Kick the Sugar and Reclaim Your Health! Sugar is almost everywhere. It’s not only in our pastries and desserts, but it’s also in our coffee, in our soup, even in salad dressings! The average American consumes over 100 pounds of sugar each year, according to the New York Department of Health and Mental Hygiene, and our love affair with sweetness has major health implications. If you’re struggling to kick the habit, rest assured you’re not alone. Princeton researchers found that sugar addiction ignites the same neural pathways as heroin, with lab rats working desperately to satisfy their cravings. Sugar is a generic term used to describe carbohydrates, but complex carbohydrates (e.g., brown rice and whole wheat bread) function differently than simple carbs, such as processed sugar and corn syrup. Approximately 45%-65% of your daily calories should consist of carbs, but the burst that comes with simple sugars may contribute to irritability, depression, and intense hunger cravings. Sugar robs the body of nutrition. Sugar can also:
•rot your teeth and cause fatty deposits to build up in your liver.
•cause of cellulite, body fat, and metabolic issues.
•also creates an acidic environment in the body, which leads to disease.
So you can see why it would be important to kick sugar to the curb and swap it out for healthier alternatives. Now, as you know, I’m not about deprivation. Not at all. I like a sweet treat as much as the next person. But I make sure that what I’m eating isn’t going to negatively impact my health, so I make sure that any treats I’m eating are sweetened with a healthy sweetener, like honey or maple syrup, molasses, or natural sugar substitute, like stevia or xylitol. I avoid things that are in the Ose family. You know them: • Dextrose • Maltose • Cellulose • Sucrose • Fructose • Glucose • Galactose • and Lactose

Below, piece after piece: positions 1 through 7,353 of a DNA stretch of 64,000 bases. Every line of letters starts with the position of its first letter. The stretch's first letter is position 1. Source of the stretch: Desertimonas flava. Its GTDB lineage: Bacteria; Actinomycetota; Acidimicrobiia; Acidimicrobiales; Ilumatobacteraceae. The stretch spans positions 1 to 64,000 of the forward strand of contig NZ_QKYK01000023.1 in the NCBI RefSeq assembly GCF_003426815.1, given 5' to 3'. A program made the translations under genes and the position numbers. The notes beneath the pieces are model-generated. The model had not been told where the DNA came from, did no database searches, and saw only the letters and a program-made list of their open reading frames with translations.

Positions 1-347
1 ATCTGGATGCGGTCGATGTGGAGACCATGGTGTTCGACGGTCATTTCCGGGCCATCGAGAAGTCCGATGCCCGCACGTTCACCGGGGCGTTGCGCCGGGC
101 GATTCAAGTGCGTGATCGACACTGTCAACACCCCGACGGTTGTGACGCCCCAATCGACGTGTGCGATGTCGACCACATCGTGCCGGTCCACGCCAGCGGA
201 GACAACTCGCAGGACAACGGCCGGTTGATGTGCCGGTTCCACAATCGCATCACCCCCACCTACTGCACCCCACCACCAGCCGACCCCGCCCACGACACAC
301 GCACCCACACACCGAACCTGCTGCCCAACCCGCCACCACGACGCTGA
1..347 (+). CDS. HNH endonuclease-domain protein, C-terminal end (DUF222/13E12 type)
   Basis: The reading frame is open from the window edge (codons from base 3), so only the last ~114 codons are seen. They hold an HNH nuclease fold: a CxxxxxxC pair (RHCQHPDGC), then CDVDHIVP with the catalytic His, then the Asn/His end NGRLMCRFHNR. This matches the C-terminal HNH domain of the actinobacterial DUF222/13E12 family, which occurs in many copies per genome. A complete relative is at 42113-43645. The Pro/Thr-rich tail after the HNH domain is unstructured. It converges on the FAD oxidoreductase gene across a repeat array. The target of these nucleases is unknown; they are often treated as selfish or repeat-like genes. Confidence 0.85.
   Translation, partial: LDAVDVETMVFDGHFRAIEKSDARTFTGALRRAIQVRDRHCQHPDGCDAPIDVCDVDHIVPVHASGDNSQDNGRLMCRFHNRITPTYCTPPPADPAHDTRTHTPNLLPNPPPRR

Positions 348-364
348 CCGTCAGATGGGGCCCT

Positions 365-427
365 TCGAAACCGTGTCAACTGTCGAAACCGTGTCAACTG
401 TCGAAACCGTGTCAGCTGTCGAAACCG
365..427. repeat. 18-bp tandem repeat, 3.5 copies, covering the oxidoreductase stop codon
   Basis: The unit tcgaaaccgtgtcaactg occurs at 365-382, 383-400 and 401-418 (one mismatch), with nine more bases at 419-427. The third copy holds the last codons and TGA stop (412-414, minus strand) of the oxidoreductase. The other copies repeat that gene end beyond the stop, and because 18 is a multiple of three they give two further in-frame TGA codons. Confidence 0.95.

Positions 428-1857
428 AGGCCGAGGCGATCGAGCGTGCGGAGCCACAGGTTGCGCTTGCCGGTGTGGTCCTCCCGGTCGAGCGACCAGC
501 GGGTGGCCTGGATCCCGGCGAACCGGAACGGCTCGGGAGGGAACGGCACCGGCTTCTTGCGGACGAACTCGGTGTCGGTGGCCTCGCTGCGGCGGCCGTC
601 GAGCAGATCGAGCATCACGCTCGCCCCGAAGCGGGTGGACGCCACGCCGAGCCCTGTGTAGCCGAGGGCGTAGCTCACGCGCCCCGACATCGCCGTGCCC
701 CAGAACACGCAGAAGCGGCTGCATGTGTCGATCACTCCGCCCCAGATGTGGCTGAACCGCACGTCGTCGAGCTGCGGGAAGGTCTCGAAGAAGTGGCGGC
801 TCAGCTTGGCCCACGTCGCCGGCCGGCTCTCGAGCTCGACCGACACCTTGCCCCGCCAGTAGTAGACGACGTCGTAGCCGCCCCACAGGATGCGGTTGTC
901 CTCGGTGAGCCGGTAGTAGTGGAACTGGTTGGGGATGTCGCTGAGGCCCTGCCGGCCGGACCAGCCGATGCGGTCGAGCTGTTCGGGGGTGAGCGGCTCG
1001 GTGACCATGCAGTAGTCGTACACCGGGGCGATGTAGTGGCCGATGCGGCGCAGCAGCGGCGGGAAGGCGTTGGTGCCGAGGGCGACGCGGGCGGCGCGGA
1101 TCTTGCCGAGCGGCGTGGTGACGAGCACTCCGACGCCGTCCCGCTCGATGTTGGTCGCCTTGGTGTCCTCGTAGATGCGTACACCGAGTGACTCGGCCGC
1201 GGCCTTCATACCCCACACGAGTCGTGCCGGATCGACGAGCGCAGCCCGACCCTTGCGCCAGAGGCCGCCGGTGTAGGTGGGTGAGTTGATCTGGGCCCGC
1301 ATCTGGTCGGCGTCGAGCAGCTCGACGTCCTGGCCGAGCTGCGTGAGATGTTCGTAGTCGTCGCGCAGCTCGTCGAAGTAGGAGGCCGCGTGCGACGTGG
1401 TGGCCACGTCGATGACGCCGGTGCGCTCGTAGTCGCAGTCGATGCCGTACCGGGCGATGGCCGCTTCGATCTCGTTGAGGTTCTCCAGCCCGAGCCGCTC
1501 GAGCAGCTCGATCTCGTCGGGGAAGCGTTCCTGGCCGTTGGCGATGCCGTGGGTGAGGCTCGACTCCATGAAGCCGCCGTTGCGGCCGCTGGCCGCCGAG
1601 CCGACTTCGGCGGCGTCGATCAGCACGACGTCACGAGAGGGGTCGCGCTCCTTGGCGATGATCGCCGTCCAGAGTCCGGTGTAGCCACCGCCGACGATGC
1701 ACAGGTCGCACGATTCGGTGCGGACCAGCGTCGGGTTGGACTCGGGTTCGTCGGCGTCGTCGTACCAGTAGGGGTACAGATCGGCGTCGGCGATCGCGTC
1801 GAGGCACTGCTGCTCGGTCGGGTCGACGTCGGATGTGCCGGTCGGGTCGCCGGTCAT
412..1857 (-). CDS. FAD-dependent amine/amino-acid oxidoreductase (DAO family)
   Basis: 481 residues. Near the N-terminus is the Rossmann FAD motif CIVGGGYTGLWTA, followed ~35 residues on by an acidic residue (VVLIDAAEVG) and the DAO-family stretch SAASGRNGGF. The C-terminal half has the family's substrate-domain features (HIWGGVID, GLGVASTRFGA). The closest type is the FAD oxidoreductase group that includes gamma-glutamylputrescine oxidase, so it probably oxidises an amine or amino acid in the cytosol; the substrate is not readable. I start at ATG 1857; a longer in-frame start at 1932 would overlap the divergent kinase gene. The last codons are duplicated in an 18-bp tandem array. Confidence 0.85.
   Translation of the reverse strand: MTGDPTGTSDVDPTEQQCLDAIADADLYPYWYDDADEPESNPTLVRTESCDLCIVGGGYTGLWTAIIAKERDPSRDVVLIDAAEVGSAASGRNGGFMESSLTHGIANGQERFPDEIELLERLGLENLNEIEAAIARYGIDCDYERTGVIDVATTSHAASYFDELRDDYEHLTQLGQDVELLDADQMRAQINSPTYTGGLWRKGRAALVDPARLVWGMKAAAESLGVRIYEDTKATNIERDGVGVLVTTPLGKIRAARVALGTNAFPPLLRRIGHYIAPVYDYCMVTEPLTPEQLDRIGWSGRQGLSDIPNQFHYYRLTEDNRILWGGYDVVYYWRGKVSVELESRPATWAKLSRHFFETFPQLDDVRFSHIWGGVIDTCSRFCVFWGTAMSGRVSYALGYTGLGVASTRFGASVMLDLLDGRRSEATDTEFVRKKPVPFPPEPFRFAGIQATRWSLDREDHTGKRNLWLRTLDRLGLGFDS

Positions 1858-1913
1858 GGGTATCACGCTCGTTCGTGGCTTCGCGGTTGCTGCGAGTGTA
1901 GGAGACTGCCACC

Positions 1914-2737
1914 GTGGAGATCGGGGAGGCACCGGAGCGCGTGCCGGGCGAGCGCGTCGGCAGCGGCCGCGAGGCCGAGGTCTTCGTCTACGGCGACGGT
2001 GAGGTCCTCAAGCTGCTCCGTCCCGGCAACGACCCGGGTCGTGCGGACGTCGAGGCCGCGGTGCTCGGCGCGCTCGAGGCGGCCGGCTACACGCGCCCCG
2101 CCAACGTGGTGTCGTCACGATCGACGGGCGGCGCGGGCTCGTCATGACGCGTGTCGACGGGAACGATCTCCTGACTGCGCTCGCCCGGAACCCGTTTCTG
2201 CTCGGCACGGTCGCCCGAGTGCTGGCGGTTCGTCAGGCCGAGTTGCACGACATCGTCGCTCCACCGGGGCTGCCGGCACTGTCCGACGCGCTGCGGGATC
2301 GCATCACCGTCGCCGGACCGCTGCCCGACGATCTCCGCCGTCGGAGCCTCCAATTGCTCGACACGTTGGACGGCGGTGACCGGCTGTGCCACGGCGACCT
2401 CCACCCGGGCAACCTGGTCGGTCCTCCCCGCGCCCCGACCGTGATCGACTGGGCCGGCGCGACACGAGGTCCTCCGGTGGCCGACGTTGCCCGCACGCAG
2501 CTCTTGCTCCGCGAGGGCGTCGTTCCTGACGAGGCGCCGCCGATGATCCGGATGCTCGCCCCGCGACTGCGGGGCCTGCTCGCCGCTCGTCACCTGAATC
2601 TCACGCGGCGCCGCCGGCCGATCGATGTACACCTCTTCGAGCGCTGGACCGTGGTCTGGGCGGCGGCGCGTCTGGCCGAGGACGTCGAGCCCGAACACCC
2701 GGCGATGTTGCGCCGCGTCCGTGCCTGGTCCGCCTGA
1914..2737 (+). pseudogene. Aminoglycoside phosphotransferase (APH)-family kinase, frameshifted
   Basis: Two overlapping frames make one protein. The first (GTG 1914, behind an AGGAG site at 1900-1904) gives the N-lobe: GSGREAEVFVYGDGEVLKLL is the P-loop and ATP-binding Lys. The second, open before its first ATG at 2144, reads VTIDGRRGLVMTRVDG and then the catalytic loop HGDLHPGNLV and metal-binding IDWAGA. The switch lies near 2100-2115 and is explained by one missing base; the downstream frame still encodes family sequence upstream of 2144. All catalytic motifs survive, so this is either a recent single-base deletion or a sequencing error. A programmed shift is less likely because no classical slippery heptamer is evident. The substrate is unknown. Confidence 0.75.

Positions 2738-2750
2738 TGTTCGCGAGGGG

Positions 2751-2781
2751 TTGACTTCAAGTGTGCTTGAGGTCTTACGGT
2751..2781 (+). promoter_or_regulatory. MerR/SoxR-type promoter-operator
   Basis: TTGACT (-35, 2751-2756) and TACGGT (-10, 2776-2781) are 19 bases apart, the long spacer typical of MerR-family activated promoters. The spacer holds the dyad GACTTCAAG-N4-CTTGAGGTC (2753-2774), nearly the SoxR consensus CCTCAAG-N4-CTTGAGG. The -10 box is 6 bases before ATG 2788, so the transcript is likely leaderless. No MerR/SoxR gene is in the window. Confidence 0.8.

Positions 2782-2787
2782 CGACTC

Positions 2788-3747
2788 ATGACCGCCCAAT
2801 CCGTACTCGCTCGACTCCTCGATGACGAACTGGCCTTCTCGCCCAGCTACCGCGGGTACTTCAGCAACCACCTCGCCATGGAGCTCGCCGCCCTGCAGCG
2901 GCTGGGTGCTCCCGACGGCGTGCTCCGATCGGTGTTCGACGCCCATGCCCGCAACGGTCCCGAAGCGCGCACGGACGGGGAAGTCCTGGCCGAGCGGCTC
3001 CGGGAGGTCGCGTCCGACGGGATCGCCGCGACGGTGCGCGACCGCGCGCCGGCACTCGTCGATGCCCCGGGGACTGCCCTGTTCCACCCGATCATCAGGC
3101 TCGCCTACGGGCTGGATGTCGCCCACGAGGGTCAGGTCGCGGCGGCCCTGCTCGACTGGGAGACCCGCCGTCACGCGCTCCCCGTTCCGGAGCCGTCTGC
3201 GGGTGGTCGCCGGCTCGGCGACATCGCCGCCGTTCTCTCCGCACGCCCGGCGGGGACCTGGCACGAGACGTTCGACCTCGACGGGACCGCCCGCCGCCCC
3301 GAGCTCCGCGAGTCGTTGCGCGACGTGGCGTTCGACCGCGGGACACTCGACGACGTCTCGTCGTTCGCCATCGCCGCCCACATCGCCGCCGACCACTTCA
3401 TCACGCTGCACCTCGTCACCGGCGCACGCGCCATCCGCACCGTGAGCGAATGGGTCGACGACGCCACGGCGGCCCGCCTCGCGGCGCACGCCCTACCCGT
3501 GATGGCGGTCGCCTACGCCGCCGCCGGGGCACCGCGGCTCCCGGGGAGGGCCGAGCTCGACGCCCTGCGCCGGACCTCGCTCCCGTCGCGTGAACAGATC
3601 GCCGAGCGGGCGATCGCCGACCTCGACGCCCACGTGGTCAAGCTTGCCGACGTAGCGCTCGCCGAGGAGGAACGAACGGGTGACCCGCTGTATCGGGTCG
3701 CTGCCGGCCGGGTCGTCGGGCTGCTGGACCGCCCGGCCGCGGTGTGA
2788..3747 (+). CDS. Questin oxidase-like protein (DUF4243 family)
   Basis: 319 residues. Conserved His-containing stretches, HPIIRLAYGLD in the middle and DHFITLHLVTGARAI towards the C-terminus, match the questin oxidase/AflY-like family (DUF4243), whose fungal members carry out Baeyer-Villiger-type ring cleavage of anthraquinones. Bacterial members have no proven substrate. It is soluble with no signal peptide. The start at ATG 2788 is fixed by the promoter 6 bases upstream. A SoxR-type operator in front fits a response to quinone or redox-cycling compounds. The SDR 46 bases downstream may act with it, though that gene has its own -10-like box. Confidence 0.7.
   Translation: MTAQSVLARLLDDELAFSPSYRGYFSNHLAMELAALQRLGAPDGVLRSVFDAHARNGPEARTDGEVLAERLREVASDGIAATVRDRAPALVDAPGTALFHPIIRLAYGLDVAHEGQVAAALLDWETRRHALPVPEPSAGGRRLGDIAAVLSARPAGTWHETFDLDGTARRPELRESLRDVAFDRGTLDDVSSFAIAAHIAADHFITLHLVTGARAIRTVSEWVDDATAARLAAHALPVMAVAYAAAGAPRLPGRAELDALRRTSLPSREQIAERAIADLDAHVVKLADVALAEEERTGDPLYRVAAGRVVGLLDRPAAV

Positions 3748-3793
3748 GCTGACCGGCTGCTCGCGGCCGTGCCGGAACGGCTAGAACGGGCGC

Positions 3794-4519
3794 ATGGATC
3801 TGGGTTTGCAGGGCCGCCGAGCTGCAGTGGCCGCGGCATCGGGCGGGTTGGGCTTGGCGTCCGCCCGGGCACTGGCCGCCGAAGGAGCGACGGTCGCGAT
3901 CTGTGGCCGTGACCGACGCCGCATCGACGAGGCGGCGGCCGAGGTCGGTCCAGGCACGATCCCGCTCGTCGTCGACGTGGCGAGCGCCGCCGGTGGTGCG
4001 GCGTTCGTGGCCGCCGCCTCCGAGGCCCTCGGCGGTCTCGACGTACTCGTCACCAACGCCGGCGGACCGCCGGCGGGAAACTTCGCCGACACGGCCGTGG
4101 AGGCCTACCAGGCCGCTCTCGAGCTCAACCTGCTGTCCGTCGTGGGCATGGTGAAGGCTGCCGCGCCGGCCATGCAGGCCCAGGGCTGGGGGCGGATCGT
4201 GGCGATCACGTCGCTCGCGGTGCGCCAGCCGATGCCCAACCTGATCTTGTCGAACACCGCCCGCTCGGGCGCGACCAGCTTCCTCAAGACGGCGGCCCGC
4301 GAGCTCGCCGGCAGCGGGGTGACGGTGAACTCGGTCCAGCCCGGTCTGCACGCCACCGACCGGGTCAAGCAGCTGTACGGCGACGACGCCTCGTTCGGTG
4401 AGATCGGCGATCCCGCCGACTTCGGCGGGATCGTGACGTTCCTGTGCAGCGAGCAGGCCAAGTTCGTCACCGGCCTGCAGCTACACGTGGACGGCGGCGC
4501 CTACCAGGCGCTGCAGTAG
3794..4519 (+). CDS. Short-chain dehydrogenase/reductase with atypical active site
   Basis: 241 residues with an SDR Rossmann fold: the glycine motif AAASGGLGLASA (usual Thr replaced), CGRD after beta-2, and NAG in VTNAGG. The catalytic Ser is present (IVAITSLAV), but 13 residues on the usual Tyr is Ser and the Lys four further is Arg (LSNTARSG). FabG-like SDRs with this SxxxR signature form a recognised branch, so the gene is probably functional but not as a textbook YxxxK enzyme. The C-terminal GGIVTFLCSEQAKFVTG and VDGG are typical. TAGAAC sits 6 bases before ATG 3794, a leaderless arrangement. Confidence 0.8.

Once you start switching to more natural (healthy) sweeteners, you’ll notice that you have fewer and fewer cravings for sugar. You’ll also find that you’re tasting the natural sweetness of fruits and vegetables without needing to put anything on top of them. Some nutritionists recommend gradually decreasing your intake of sugar, one week at a time, until you’ve found a healthier balance. Surprisingly, you will probably become more sensitized to sweetness over time, with reduced cravings as your body adjusts. Cardiothoracic Surgeon and TV personality Dr. Oz recommends adding fruit to your meals to get your sweet fix in a healthier way.
Getting off of sugar will help you to ditch the afternoon energy crash, stabilize your blood sugar, look younger, and create a more alkaline environment that your body will thrive in. What will you swap out these week for a healthier, low-sugar or sugar-free alternative? Please share in the comments section.
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